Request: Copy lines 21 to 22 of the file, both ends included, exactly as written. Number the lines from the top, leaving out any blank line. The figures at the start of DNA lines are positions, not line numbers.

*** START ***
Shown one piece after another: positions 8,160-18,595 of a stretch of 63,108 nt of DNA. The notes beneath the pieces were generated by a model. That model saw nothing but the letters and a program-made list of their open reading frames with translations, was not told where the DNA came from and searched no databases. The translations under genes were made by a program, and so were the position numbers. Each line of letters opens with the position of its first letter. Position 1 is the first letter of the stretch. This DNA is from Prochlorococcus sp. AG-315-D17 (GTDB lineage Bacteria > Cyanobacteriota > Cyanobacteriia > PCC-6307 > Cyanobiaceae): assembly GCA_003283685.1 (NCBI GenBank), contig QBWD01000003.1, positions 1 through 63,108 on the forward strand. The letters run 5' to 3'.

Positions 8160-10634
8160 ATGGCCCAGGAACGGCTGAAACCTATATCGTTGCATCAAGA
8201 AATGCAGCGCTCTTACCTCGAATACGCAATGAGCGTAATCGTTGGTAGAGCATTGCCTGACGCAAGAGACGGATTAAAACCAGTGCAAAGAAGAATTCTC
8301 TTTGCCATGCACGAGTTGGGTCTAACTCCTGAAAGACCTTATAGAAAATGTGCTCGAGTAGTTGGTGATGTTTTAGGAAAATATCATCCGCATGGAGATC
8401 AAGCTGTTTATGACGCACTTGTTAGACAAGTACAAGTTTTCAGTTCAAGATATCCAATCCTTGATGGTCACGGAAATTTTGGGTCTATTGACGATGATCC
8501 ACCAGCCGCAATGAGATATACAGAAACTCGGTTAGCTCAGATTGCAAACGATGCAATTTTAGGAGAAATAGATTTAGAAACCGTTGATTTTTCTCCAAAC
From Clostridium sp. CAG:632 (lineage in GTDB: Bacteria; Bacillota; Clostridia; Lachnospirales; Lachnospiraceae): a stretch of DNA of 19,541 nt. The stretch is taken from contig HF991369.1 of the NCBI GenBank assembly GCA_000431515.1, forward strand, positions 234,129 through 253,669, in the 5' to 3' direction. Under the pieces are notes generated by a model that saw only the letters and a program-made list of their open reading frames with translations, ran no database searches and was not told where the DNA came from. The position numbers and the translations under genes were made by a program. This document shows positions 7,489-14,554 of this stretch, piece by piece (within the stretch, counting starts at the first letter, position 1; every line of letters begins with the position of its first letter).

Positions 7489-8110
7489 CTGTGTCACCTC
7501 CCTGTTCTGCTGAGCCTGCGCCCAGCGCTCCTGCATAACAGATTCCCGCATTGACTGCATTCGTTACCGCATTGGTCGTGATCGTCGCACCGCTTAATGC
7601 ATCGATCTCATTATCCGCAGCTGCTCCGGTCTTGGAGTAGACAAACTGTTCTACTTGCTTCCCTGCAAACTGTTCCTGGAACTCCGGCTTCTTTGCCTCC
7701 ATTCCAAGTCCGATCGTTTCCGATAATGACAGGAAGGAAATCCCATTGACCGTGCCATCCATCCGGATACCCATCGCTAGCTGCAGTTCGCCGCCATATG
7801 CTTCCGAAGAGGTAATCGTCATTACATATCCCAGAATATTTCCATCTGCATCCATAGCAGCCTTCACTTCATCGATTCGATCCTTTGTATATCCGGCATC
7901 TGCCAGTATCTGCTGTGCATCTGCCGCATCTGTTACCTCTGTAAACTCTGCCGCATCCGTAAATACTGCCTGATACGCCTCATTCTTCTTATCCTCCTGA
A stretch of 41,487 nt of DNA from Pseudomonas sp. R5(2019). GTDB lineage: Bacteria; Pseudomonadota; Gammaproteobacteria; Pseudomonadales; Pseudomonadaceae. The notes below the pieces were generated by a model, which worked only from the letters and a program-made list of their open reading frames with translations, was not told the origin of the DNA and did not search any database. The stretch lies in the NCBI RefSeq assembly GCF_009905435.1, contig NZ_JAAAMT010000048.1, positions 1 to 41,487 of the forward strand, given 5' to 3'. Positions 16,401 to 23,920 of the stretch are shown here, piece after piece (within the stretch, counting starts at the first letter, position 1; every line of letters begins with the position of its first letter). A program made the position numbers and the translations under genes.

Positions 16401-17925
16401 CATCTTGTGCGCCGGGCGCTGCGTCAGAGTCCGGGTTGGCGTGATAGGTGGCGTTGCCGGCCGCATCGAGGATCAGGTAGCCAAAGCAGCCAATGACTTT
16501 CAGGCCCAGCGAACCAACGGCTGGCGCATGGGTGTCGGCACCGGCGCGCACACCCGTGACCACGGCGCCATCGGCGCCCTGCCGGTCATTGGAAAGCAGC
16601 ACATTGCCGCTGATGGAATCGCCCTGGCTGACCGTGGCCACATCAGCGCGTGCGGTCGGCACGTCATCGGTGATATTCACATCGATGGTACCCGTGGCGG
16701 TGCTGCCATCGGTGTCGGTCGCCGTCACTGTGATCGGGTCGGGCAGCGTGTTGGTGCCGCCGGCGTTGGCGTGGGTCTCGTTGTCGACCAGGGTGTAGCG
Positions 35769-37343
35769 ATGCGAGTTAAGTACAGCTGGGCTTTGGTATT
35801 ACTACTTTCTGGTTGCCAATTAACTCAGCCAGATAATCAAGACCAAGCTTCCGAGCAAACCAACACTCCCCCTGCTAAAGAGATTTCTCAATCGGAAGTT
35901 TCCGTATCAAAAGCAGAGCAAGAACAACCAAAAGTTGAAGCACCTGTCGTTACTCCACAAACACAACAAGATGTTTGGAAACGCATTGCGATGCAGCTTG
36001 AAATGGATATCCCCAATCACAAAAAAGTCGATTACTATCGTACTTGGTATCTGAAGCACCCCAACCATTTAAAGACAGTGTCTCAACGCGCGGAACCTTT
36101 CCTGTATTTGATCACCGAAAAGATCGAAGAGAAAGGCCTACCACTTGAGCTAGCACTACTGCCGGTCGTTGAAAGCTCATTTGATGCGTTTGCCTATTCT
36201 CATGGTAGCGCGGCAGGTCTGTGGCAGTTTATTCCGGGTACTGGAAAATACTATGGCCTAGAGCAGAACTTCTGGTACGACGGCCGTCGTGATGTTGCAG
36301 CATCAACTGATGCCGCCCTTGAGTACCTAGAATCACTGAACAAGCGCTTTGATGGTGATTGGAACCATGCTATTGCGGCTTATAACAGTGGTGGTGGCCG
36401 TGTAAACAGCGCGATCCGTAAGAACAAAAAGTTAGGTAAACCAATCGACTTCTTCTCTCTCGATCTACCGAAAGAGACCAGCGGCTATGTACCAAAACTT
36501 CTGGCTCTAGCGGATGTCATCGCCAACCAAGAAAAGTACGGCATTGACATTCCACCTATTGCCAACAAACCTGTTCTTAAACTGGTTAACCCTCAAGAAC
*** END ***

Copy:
16701 TGCTGCCATCGGTGTCGGTCGCCGTCACTGTGATCGGGTCGGGCAGCGTGTTGGTGCCGCCGGCGTTGGCGTGGGTCTCGTTGTCGACCAGGGTGTAGCG
Positions 35769-37343